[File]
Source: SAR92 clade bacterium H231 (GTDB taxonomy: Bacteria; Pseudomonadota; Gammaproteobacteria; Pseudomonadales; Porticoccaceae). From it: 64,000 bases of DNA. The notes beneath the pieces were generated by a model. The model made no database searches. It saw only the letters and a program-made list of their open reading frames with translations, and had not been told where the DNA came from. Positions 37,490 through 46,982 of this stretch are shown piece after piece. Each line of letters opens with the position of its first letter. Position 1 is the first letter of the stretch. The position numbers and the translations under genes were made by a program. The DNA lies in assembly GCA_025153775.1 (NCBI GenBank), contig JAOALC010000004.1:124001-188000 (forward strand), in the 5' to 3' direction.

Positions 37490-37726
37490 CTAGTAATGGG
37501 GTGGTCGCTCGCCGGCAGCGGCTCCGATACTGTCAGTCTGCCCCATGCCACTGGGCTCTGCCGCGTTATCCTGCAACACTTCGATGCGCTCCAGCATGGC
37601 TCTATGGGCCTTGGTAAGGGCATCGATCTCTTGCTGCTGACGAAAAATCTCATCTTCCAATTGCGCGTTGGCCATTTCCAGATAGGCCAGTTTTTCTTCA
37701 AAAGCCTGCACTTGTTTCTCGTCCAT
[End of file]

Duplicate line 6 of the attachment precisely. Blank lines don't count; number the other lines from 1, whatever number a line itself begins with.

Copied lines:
37701 AAAGCCTGCACTTGTTTCTCGTCCAT